Over three-quarters of deaths of people with HIV in London are due to non-AIDS conditions, with most occurring in people who were taking HIV treatment and had an undetectable viral load, Valerie Delpech of Public Health England told the 22nd International AIDS Conference (AIDS 2018) in Amsterdam this week.
The leading causes of death were liver disease, cardiovascular disease and AIDS.
All London HIV clinics submitted case-reports of all deaths among their patients that occurred in 2016. Clinicians were asked to provide details of co-morbidities, antiretroviral therapy (ART), clinical markers, cause of death and end of life care. Two doctors and a pathologist reviewed each case in detail for the London Mortality Study Group.
There were 206 deaths in 2016, a comparable number to previous years. Three-quarters were in men and the median age at death was 56 years.
At the time of death, 81% of people were on ART and 76% had a viral load below 200 copies/ml. Almost half (44%) of deaths were considered to be sudden and 36% to be unexpected.
Among those whose deaths were unexpected, the leading causes of death were accidents and suicide (18%), cardiovascular disease (16%), AIDS-defining illnesses (14%), non-AIDS cancers (14%), stroke (10%) and non-AIDS infections (10%).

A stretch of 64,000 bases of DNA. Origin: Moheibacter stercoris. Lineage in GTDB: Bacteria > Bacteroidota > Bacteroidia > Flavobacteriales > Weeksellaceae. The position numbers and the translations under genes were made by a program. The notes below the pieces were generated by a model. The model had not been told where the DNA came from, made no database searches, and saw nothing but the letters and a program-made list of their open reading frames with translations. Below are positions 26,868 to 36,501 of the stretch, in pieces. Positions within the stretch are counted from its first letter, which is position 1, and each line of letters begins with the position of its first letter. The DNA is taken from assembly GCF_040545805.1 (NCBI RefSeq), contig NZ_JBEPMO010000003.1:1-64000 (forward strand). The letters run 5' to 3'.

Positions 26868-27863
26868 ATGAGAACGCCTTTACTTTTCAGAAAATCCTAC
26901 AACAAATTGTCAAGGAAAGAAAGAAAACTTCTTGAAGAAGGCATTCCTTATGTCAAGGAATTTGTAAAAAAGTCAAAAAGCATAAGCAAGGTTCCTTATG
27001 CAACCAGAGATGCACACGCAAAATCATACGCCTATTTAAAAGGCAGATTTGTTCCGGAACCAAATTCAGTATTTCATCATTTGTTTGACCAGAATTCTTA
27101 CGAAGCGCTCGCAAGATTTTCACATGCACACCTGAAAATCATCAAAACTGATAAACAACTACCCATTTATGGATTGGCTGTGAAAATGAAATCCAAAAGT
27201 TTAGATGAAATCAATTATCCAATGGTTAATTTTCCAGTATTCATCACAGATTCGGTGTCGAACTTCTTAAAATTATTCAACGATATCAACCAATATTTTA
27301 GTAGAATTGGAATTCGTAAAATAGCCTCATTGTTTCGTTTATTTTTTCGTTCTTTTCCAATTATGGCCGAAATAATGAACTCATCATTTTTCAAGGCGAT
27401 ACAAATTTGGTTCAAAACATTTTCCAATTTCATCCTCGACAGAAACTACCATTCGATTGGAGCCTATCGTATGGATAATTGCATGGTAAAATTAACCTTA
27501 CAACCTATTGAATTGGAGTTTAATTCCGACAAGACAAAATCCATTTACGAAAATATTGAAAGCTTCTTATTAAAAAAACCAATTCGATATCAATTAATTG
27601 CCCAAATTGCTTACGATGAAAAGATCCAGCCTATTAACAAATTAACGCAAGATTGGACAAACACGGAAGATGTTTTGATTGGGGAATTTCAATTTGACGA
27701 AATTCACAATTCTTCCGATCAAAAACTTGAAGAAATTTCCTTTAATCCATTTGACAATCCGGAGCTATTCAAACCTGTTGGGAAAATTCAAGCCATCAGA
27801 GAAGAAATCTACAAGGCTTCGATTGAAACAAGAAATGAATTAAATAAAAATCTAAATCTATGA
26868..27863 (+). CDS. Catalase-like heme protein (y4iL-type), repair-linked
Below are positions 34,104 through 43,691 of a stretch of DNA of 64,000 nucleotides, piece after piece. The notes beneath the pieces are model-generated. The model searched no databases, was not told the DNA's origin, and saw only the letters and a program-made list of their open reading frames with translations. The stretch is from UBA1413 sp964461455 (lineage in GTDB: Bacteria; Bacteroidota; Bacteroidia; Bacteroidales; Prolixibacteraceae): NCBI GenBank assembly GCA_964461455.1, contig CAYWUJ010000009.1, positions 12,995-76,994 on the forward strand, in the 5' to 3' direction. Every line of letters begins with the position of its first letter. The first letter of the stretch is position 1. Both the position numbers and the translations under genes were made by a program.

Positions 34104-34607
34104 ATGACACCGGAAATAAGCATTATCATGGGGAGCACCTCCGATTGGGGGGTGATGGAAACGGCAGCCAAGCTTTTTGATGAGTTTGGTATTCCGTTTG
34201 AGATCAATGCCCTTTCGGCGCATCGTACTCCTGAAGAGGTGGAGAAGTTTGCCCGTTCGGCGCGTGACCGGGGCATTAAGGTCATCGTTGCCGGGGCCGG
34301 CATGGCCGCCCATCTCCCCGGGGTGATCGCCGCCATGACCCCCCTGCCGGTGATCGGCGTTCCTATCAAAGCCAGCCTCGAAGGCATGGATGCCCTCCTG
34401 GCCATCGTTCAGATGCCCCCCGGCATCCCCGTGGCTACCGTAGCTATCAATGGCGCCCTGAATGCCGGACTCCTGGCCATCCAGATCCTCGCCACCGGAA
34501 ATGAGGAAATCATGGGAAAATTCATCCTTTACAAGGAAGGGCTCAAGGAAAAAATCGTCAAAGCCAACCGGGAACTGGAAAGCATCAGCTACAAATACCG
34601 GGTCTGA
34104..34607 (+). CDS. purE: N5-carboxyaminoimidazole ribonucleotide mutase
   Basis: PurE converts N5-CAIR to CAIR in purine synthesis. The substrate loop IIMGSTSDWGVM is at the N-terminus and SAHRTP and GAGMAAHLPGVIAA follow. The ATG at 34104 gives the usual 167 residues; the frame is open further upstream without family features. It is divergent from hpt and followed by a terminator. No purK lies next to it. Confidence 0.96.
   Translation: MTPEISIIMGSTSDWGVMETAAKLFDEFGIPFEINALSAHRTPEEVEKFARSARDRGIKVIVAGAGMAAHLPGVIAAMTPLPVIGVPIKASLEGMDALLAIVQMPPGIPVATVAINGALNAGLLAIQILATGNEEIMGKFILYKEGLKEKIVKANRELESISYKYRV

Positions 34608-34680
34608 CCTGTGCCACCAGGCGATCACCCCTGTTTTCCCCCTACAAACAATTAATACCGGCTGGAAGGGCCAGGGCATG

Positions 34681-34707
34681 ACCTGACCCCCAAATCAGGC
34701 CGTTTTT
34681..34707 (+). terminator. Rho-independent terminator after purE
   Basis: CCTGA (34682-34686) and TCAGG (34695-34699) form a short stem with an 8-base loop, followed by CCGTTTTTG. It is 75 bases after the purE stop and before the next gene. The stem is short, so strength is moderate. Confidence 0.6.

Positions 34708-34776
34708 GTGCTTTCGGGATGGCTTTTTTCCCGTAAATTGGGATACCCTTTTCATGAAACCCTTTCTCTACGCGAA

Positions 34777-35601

Among the larger group of deaths that had been to some degree expected, the causes of death were liver disease (29%), AIDS-defining illnesses (27%), cardiovascular disease (13%) and non-AIDS cancers (10%).
These figures are somewhat different to another recent analysis of mortality data, also conducted by Public Health England. However, that report related to a much longer and earlier period of time (1997-2012) and included more AIDS-related deaths.
In the current study, people frequently had risk factors in the year before death, including smoking (37%), excessive alcohol consumption (19%), drug use without injection (20%) and injecting drug use (7%). Co-morbidities were commonly reported: depression (39%), high blood pressure (33%), raised cholesterol or lipids (27%), viral hepatitis (18%) and diabetes (14%).
In only 48 cases had a discussion about end-of-life care and preferences been recorded in the patient’s notes. Among those whose death was expected, 61% died in hospital, with only 17% dying in a hospice and 15% at home. Delpech said this showed that improvements in end-of-life care planning are needed.
Deaths could be avoided by expanding HIV testing, so that people do not have AIDS-related illnesses, she said. Moreover, optimal management of co-morbidities, health promotion to reduce behavioural risk factors and strong psychosocial support could prevent other deaths.